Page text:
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Good News for Good Food

For many years, eggs were considered a cholesterol-packed villain in the story of you versus heart disease, and many people erroneously limited – or altogether avoided – eggs as a part of their regular heart healthy diet.

Now a report from a panel of U.S. nutrition and medical experts is debunking that myth for good. Dietary Guidelines for Americans, a federal publication that has far-reaching impact on our food choices, announced “cholesterol is not considered a nutrient of concern for overconsumption.” Meaning, eggs can shake off the bad reputation and be recognized as a nutritious and convenient part of your healthy, well-balanced diet.

And there’s more! According to CNN, the report also identifies under-consumed “shortfall nutrients,” including vitamins A, D, and E, as well as folate, calcium, magnesium, and potassium. You can find all of these nutrients and a slew of others in – you guessed it – EGGS!  To read the complete article from CNN, click here: “Cholesterol in food not a concern, new report says

So go ahead. Crack in to our eggs for breakfast, for dinner, or anytime. They’re good for you!

To read more about the nutritional benefits of eggs for you and your family, click here

Focusing on Profitable Partnerships

Recently, chickens have been in the news, and not always for great reasons, such as with bird flu and the attention inhumane practices have received after California passed Proposition 2, forbidding the use of battery cages for producing eggs.

Another news story about chickens that we’ve noticed is about farmers who work under contract for big meat poultry companies. The arrangement works like this: the farmer owns the land, structures and equipment. The poultry company sends them chickens and the feed necessary to raise them. The problem comes when the company continually demands that they modify their facilities in various expensive ways, but do not support that with higher payments to the farmers. Furthermore, they apply a “tournament system” whereby if your birds don’t grow as fat on the same feed as a neighboring contract farm, your payments will be cut and you can even be terminated as a contractor with little notice. Finally, if a farmer requests a change to their facility to improve the quality of life for the birds, they will often be told no and can be subject to additional sanctions, inspections, or pay cuts. This is a fairly ruthless, but still quite common, course of business in the industry.

Pete & Gerry’s also works with independent, small family farms to produce our eggs. But there are some very significant differences with how we do business with our farmer partners.

First of all, our farmers are partners, in every sense of the word. They are offered guaranteed prices to follow the strict guidelines for Certified Humane farming.

Second, we do not use a tournament system to constantly weed out our less efficient farmers. Instead we sign long-term contracts and do not penalize them for production issues that are not in their control, and will instead lend them a hand. We send our farm technicians to their homes to help them with issues that affect production like lighting, airflow, and temperature in the barn. We never pressure them to increase production by doing something that impairs the welfare of the hens, or the family that tends to them.

Third, instead of cutting corners, we continually work to improve conditions, such as our recent accomplishment of getting 100% of our farm partners on a Certified Humane Free Range standard. This is the opposite of the approach some of these other companies take. We are a Certified B-Corp, which means that we seek to meet a triple bottom line of financial, social welfare and environmental standards.

In the past decade of farming under our current partnership system, we have never terminated a farmer for poor financial performance and we have never had a farmer sue us, or leave us because they were unhappy with the partnership. That’s something we’re very proud of.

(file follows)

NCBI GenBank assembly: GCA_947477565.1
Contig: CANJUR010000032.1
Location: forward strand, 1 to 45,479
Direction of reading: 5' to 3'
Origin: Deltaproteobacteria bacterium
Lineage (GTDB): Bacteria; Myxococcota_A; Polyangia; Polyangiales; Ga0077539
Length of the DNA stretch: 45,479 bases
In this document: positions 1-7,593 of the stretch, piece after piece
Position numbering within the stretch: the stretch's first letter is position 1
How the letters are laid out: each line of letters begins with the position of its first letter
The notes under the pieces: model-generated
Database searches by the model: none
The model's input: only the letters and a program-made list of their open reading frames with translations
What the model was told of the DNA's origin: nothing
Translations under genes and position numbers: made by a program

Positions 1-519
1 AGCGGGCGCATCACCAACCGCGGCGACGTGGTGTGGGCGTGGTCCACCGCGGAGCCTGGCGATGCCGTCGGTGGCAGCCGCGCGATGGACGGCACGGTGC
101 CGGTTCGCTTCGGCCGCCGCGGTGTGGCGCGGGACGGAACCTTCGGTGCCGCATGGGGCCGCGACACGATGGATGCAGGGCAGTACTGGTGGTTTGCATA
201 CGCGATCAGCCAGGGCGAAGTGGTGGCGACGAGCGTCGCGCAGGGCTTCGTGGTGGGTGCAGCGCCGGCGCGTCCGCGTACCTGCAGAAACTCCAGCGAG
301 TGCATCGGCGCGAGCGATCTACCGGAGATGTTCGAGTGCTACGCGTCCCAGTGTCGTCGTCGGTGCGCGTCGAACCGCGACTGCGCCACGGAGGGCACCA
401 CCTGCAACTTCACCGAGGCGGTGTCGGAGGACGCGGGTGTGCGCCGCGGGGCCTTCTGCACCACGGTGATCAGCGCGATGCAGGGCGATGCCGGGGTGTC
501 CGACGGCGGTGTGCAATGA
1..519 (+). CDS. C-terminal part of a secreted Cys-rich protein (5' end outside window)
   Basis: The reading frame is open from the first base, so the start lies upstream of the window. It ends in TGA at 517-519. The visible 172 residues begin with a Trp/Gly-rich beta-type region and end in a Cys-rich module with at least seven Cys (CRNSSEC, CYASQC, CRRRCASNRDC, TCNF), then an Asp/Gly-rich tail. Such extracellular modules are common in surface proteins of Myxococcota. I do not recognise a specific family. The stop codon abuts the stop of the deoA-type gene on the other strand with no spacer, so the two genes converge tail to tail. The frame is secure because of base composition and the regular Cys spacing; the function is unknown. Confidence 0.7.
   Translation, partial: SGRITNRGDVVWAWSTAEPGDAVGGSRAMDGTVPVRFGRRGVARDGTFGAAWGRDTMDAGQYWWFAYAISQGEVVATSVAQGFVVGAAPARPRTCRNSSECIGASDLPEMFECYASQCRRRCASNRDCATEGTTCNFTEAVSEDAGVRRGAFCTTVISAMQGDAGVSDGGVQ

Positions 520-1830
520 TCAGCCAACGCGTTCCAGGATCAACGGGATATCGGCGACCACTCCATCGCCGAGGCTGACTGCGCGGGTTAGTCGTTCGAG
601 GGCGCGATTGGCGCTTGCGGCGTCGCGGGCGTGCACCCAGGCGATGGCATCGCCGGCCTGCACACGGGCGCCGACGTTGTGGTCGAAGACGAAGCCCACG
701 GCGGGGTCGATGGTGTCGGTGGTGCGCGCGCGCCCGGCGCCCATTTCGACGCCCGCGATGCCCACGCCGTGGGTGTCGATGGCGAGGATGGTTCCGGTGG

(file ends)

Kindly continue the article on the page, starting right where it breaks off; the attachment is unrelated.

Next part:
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Bird Flu Remains a Concern

This is an update on the Avian Influenza (AI) Outbreak of 2015. For those that are just catching up to this story, this is perhaps the worst episode of AI in U.S history and certainly in the past ten years. Millions of hens, primarily in the Midwest and West, have had to be destroyed to stem the spread of the disease. AI, or “Bird Flu” is carried by migrating flocks of wild fowl like ducks and geese. It is not harmful to them, but it is deadly to domestic chickens and turkeys. The wild birds spread it by landing on, or near, farms, and then they can spread the virus to hens, even to those confined in cages in big agricultural facilities. Only about 10% of hens in the U.S. have actual access to the outdoors like ours, yet the other 90% of industrial caged facilities have been some of the hardest hit. One facility in Iowa had to destroy over 5 million birds. No one is exactly sure about all the ways that it may spread. Theories range from careless workers who carry the virus in on their shoes or clothing as they enter an enclosure to pond water that is infected and then used for the birds to drink. Conventional egg prices have skyrocketed as a result of the loss of over 40 million laying hens in the U.S. this year.

At Pete & Gerry’s Organics, we have yet to lose a single bird to AI. There are probably several reasons for this:

  • Our small family farms are primarily on the East Coast and the heart of the outbreak has come via the Mississippi River Flyway migration route.
  • Our farmers are small, family business owners who are in their barns every day and follow a very rigid biological safety protocol.
  • During the worst months of the outbreak we kept our free range hens in their still quite comfortable and roomy barns as advised by the USDA and Humane Farm Animal Care, our certification agency on humane standards.
  • Some good luck.

Caution remains the order of the day going forward. Cooler weather in the fall, combined with the return migration of wild fowl over farm areas, could very well lead to new outbreaks. So while we have been able to let our girls out a bit in the summer sunshine during July and August, we will continue to be extremely vigilant about following all safety guidelines until we are certain that the risk has passed. Hopefully, that will be next spring, but none of the experts are quite sure yet what we’re dealing with, given how severe the current outbreak has been.